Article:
Riddle me this:
How is it that we are so eager to watch other people browning beef cubes on screen but so much less eager to brown them ourselves? For the rise of Julia Child as a figure of cultural consequence — along with Alice Waters and Mario Batali andMartha Stewart and Emeril Lagasse and whoever is crowned the next Food Network star — has, paradoxically, coincided with the rise of fast food, home-meal replacements and the decline and fall of everyday home cooking.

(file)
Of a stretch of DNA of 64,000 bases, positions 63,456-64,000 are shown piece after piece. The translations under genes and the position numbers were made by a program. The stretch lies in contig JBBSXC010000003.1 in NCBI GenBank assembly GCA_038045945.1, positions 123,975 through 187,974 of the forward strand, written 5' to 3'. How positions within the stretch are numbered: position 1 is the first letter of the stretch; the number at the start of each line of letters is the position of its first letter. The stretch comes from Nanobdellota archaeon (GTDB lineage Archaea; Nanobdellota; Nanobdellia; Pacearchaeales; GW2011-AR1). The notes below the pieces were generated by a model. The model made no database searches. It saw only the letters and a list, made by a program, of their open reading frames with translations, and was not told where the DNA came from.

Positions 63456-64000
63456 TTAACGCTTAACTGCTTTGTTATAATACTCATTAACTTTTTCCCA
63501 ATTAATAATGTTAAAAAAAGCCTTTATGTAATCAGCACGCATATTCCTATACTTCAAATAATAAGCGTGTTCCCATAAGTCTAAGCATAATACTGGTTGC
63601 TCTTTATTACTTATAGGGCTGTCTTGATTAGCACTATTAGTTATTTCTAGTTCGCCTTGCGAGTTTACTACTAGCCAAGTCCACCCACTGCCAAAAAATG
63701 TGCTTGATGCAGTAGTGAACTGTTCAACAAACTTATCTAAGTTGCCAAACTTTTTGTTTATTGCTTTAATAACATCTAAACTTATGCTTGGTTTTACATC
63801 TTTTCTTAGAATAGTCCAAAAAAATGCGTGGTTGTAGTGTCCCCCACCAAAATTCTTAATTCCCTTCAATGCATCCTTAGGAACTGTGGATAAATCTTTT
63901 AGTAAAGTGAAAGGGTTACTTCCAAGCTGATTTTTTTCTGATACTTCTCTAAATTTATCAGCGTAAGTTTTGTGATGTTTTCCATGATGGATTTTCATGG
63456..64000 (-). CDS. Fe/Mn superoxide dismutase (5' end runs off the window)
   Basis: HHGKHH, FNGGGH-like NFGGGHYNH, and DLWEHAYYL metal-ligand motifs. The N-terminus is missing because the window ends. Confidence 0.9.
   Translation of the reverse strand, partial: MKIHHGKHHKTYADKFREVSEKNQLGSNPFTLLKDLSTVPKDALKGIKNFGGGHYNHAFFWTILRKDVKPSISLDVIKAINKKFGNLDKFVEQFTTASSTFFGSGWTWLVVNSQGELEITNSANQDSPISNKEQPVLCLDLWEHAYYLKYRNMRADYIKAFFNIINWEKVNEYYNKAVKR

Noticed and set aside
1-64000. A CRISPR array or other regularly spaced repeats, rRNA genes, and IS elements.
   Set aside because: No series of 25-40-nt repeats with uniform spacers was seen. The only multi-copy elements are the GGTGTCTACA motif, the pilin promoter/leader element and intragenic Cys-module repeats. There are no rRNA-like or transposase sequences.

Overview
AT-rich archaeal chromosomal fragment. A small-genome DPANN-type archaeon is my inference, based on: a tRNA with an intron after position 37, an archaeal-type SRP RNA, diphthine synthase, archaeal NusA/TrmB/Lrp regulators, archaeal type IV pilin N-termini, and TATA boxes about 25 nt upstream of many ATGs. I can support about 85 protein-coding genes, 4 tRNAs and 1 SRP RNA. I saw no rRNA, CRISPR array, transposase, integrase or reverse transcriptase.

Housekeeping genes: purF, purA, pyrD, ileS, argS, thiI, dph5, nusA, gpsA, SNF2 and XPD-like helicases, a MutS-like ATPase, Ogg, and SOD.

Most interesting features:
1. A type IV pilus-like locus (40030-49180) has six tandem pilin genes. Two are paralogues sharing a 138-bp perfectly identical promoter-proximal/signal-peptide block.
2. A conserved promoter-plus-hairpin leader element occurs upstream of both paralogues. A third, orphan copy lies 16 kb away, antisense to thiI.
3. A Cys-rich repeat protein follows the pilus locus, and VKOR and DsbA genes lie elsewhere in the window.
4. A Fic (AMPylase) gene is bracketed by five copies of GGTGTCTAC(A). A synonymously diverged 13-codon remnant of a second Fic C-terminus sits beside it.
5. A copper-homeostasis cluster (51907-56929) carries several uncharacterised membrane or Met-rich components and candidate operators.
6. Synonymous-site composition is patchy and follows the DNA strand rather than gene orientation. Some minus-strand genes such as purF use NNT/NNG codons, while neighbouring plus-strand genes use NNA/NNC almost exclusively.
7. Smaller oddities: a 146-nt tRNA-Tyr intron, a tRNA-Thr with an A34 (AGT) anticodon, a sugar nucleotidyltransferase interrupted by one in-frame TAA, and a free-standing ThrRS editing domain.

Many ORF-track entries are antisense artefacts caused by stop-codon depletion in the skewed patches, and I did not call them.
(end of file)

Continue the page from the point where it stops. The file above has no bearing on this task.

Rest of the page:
This question was posed by Michael Pollan in a recent post on the New York Time’s site.
If we have time to sit on our butts and watch people cook, why can’t we find the time to hone the skill ourselves? Have we gotten so used to living vicariously that we’re content to enjoy even basic skills vicariously?
Or alternately, have we become such perfectionists that we’re willing to accept mediocre over the possibility of failure?
It’s a mad, mad world, my friends.